The 6 Spookiest-Sounding Hikes in Pennsylvania

Graffiti inside the northern nuclear jet engine bunker in the Quehanna Wild Area.

Hell’s Hollow Falls. Shades of Death Trail. Abandoned munitions bunkers. Deserted superhighways. Ghost towns.

Approaching the abandoned Sideling Hill Tunnel from the east.
Approaching the abandoned Sideling Hill Tunnel from the east.

Forget about fake haunted houses and characters in Halloween costumes.

Doorway to Alvira bunker number 5.
Doorway to Alvira bunker number 5.

Here are 6 REAL spooky-sounding hikes you can take in Pennsylvania!

Legal Disclaimer: By voluntarily exploring these locations, YOU assume the risk of any personal injury or damage to personal property, and shall not hold the author liable for any injuries, loss, or damages that may occur while visiting these locations.


1. The Abandoned Pennsylvania Turnpike.

Do you dare step foot into one of the two ominous-looking, unlit tunnels along the Abandoned Pennsylvania Turnpike?!

Interior of the Sideling Hill Tunnel on the abandoned Pennsylvania Turnpike.
Interior of the Sideling Hill Tunnel on the abandoned Pennsylvania Turnpike.

This 13 mile-long hiking and biking trail in Bedford and Fulton counties gives off a serous post-apocalyptic vibe, and certainly deserves a spot on any list of Pennsylvania’s spookiest hikes.

Office inside the Sideling Hill Tunnel in Fulton County.
Office inside the Sideling Hill Tunnel along the Abandoned Pennsylvania Turnpike.

From the foreboding tunnels to the long stretches of eerily-silent highway in between, the Abandoned Pennsylvania Turnpike is something everyone should experience at least once in their lives.

Bicycling the Abandoned PA Turnpike in September 2020.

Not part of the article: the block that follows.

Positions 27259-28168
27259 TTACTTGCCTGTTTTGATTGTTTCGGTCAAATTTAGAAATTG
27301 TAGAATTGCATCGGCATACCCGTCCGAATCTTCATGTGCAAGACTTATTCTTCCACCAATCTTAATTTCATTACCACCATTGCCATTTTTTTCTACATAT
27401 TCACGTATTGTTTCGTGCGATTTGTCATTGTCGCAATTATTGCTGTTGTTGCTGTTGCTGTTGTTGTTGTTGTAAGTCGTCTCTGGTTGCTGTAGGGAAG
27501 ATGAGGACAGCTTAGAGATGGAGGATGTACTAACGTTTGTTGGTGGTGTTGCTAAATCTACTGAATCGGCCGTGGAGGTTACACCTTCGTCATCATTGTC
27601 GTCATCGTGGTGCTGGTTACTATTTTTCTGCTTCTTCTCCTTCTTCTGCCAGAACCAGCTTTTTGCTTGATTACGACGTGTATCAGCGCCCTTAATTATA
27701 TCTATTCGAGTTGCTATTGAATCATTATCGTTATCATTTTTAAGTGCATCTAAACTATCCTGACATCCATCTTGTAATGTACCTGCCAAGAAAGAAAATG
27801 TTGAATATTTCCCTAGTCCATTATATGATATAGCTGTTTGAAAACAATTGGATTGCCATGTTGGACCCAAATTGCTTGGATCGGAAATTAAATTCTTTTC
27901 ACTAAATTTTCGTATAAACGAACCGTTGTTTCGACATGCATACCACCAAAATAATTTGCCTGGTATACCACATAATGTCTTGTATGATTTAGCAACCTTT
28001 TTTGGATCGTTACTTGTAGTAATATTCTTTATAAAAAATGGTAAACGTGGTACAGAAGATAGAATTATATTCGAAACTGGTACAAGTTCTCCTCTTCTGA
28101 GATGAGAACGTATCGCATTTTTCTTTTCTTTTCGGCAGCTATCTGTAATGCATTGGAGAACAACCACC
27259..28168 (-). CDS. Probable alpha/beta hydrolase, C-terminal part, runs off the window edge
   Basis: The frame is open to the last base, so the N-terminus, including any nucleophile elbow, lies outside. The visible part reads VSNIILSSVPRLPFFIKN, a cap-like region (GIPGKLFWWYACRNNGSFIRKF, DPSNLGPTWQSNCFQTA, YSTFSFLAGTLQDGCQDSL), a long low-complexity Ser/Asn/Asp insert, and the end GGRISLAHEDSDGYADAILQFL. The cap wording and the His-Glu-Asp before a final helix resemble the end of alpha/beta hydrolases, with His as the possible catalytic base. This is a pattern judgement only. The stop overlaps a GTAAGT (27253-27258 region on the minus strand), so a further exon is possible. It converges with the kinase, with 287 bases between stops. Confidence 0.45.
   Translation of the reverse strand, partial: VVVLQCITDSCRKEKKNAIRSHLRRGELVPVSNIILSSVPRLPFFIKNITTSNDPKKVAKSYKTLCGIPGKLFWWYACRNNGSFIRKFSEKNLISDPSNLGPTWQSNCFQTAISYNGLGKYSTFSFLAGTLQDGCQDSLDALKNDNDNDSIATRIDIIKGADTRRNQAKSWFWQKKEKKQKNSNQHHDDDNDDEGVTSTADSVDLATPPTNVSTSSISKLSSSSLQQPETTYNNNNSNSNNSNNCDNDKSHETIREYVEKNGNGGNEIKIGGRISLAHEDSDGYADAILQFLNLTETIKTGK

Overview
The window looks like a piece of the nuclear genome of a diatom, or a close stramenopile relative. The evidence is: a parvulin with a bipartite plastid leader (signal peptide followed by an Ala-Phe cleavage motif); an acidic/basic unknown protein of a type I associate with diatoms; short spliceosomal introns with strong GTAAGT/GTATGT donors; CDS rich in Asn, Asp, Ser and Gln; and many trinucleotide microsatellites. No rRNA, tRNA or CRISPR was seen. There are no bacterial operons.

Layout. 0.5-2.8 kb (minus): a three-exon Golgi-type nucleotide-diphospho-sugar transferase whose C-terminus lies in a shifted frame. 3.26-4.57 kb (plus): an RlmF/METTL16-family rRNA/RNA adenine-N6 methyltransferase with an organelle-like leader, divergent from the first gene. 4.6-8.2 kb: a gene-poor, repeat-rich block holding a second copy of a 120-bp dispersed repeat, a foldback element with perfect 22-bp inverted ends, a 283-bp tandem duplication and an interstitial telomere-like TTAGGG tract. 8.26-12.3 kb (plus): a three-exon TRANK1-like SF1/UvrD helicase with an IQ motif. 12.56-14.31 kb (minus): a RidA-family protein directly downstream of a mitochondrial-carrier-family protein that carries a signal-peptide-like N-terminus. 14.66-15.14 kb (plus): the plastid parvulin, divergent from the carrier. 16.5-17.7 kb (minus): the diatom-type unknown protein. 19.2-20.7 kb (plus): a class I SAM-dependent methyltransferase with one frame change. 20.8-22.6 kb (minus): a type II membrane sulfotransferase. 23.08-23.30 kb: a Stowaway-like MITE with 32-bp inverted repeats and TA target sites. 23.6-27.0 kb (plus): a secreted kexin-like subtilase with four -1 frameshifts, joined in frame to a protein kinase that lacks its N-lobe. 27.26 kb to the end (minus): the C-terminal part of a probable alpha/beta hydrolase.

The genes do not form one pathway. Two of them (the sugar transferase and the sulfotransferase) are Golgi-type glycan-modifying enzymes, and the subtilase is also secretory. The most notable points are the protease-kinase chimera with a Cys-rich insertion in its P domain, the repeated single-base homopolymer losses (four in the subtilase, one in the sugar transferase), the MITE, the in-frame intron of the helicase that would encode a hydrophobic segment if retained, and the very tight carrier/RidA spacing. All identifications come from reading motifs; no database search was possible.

Bicycling the Abandoned PA Turnpike in September 2020.

2. The Abandoned Alvira Bunkers

The abandoned Alvira bunkers in Union County are literally built on top of a ghost town – how’s that for spooky?!

Inside one of the abandoned Alvira bunkers.
Inside one of the 149 abandoned munitions bunkers at Alvira.

In 1942 the US government used the courts and eminent domain to force the residents of Alvira to sell their land and homes, so that the town could be leveled and converted into a TNT factory and munitions storage facility for the war effort.

But less than a year after the Pennsylvania Ordnance Works opened, it was shut down and eventually abandoned.

Sign at the site of Alvira and the abandoned munitions bunkers in Union County PA
Sign at the site of Alvira and the abandoned munitions bunkers in Union County

All that remains of the town now are the cemeteries, the remnants of roads, and 149 concrete bunkers that were built to store TNT.

Entrance to one of the bunkers on State Game Lands 252 along Alvira Road.
Entrance to one of the bunkers on State Game Lands 252 along Alvira Road.

Wandering the abandoned, overgrown roads of Alvira gives you a disquieting feeling that you’re not alone.

Remnants of a road through the Alvira bunkers on State Game Lands 252.
Remnants of a road through the Alvira bunkers on State Game Lands 252.

And of course the cemeteries are a reminder that some of the original residents really are still here, if only in spirit.

Old Alvira cemetery on State Game Lands 252.
Old Alvira cemetery on State Game Lands 252.

The abandoned Alvira bunkers on State Game Lands 252 are another deserving member of the spookiest hikes in PA club!

View from the back of one of the abandoned Alvira bunkers.
View from the back of one of the abandoned Alvira bunkers.

3. The Abandoned Nuclear Jet Engine Bunkers

In something right out of a James Bond flick, the secretive nuclear jet engine testing bunkers in Cameron County were originally built with intentions to develop a Cold War super-weapon – jet-powered fighter planes and bombers that never needed to land for refueling!

Abandoned nuclear jet engine testing bunker entrance.
Entrance to one of the jet engine testing bunkers.